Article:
For professional development around community engagement

As NZSTA is currently unable to deliver face to face workshops, for more information please go to the NZSTA Knowledge Hub where you will find both a video and the workshop resource for Community Engagement, concerns and complaints. Following this video, you will be able to attend a Zoom meeting where you can engage in discussion about the activities provided during the video and learn alongside others, with the assistance of your facilitator. You can register your attendance at these Zoom meetings which will be advertised on the NZSTA Knowledge Hub and Eventbrite, just like our regular workshops.

Physical distancing on Ministry transport services

There are now no physical distancing requirements on Ministry-operated school transport services, including those services funded by the Ministry. This is because they are controlled environments where contact tracing can occur if required. This varies from some Council-operated school buses who are operating at reduced capacity and applying physical distancing.

In its 5 May Bulletin, Ministry said that seats in close proximity to the driver will be left empty on Ministry school transport services. This was requested by bus operators to assist drivers, particularly those at higher risk of COVID-19, to feel safer in their workplace. As bus operators prepared to return to service on 19 May, we asked them to use their discretion on keeping seats free around the driver, depending on their bus configuration. As such, the practice of keeping seats free around the driver varied between vehicles and regions.  

Regardless of how close anyone is on the bus, the continuation of appropriate hygiene practices (hand sanitisers on every vehicle and cleaning of surfaces after every run) and contact tracing measures are paramount to ensure the safety of drivers and students. Please continue to maintain accurate bus lists for contact tracing should these be required.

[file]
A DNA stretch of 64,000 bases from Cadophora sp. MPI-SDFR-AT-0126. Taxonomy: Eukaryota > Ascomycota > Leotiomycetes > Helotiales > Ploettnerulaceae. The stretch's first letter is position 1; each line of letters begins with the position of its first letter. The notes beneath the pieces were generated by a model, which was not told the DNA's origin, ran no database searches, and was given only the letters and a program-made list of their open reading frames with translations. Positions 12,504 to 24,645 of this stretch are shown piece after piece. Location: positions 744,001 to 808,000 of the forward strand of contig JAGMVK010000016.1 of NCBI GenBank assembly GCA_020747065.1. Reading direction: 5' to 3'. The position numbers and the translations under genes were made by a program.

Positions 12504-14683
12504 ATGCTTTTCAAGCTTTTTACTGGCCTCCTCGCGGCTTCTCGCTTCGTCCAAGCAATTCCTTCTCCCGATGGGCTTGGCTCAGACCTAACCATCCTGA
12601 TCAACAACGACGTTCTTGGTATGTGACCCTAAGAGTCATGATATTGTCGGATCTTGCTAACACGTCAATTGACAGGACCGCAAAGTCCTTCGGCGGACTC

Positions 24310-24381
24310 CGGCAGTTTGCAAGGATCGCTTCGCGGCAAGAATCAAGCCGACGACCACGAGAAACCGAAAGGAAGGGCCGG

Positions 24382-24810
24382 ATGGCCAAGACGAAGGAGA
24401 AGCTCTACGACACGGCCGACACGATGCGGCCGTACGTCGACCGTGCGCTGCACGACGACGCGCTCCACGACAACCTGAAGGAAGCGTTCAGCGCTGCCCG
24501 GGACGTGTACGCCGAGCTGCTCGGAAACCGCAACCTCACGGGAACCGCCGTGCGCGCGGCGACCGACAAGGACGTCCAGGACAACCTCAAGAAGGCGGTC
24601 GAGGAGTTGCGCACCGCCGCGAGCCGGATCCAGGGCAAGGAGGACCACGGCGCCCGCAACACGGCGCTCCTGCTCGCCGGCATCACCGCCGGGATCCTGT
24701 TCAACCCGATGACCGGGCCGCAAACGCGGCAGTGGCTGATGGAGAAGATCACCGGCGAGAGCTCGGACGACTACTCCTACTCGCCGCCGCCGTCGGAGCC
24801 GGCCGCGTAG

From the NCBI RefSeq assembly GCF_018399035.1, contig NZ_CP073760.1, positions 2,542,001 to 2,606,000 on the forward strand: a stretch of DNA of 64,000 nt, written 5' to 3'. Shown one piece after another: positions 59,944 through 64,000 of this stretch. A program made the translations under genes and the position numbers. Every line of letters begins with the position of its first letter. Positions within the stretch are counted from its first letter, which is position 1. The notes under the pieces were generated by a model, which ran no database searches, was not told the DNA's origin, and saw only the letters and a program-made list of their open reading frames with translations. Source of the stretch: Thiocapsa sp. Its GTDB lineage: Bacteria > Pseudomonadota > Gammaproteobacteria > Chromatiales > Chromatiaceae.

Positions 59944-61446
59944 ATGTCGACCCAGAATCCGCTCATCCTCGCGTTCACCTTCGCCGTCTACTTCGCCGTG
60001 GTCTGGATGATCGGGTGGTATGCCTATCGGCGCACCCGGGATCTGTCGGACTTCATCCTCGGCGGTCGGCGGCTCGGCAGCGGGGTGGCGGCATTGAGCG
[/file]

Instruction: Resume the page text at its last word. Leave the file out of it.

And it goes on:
What to do if students appear to have symptoms of COVID-19 at school

You do not have a right to take student temperatures as a matter of course which may result in preventing their attendance at school. Taking temperatures is not part of the public health requirements for COVID-19. Someone who has a fever looks unwell. You don’t have to take their temperature to suspect they have a fever.

As noted in the health and safety guidance school staff are to observe students on arrival into the classroom checking for symptoms and ask those presenting as unwell to go home (or arrange for parents and caregivers to come and pick up).

Symptoms to monitor for are any respiratory symptoms such as a cold, a head cold, blocked ears, cough, sneezing, chills and a fever. Anyone with those symptoms should be isolated and contact Healthline for advice, which may include getting tested for COVID-19. A principal can ask a student to not attend school if they believe on reasonable grounds they may have a communicable disease, which includes COVID-19.